Wednesday, May 25, 2011

Twelve By Twelve - A One Room Cabin Off the Grid and Beyond the American Dream

Twelve by Twelve was written by environmental and humanitarian activist William Powers. After spending the better part of a decade in the global south working on humanitarian efforts and protecting the rainforests, William has a hard time reintegrating into American society. Fate strikes when his mother tells him about a co-worker: Jackie, that lives in a 12' by 12' cabin in the backwoods of North Carolina. Without running water or electricity, Jackie has made her carbon footprint the size of a Bangladeshi's. This book tells the story of the 6 weeks that William spends living in the 12x12 alone, and the life-changing experiences he encounters there.

This book deeply examines and questions the nature of living within a consumerist society - What do we really need? What can we do without, and how can living with less help us as a whole?
 If you can get a copy of this book, I definitely recommend it.

Tuesday, May 24, 2011

Picture of the Month - May

Bryce Canyon, Utah - May 2010

This picture was taken on a Canon PowerShot

Minimal Living

    I came across the concept of minimalistic lifestyle a while back while searching for more information on alternative nutrition. After stumbling upon The Primal Blueprint and Mark's Daily Apple I became interested in modern day 'primal' living (hence the title for this blog - Primal Insomniac). I've always been interested in alternative lifestyles, this interest being enhanced by my passion for and study of the natural world, environmentalism, and alternative medicine. My studies specialize in sustainability, of which a common theme exists: living with less. In a society where wanting more and more material possessions is the norm, it was refreshing to hear there were people willing to grow against the grain.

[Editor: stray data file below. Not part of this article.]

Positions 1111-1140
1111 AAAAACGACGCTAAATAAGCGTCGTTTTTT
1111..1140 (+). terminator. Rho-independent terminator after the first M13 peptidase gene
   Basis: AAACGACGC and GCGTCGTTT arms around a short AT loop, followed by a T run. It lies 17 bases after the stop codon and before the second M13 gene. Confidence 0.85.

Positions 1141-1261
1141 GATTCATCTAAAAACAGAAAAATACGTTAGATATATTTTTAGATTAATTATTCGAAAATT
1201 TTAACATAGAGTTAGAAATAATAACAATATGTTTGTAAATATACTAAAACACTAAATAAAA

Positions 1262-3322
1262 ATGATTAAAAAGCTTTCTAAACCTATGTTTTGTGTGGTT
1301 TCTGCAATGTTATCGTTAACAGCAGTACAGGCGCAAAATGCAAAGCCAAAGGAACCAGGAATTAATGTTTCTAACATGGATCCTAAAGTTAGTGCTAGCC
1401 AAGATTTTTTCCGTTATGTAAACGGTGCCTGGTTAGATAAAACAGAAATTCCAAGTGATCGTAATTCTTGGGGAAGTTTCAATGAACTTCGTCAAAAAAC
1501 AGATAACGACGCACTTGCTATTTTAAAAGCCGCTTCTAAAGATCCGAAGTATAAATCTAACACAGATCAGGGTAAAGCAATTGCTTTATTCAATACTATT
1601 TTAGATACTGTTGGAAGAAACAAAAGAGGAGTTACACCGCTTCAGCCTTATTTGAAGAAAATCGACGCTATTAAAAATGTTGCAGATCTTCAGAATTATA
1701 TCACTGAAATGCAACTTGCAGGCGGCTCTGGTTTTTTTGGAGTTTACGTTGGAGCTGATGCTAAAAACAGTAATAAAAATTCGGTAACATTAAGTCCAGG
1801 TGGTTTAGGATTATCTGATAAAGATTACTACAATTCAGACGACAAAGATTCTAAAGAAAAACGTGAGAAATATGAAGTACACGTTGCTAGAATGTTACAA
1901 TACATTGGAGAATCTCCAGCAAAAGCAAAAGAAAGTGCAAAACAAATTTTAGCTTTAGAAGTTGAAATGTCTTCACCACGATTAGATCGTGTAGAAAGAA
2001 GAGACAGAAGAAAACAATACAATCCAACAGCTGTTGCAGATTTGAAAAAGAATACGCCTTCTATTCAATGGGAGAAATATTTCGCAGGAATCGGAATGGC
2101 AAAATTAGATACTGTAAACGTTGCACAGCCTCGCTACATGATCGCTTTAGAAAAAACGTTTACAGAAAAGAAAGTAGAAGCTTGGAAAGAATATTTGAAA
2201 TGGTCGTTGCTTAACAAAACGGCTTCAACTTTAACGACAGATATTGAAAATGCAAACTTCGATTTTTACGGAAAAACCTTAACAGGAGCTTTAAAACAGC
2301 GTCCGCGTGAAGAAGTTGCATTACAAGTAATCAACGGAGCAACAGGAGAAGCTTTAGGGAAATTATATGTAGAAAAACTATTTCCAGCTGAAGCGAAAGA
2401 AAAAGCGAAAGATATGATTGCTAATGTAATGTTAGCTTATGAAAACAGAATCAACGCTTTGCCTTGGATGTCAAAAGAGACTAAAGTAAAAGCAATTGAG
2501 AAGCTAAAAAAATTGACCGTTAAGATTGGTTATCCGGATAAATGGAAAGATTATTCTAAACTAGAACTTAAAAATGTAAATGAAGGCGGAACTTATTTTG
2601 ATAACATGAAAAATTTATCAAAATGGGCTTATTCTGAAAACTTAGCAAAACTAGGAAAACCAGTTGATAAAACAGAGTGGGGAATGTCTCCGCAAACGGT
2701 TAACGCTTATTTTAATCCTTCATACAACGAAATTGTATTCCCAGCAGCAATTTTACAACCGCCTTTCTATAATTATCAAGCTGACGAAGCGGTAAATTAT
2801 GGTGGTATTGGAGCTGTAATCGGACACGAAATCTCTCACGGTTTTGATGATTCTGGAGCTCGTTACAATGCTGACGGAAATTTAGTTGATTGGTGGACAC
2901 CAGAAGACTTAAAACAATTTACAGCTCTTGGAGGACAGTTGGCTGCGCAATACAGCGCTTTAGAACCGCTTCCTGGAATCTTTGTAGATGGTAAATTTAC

Now I'm no where close to being what you could call a minimalist, but I have been applying minimalist strategies to my own life (strategy post coming soon!), working towards having less.
   "Why would you want less?" you might ask. There are many answers to this questions, and I have several that apply directly to me:
      Fewer possessions means:
  • less attachment to material goods
  • more free time to enjoy life - less time maintaining possessions/cleaning/organizing
  • more money for the future 
  • smaller ecological footprint

There's no doubt that this journey I am embarking on will not be easy, and although I'm downsizing my list of "things", there are many that will be hard to give up.

Some of my favorite minimalist blogs are

mnmlist - A minimal blog, about minimalism and its purpose/meaning
Becoming Minimalist
Everyday Minimalist

For the difference between simplicity and minimalism check out - ZenHabits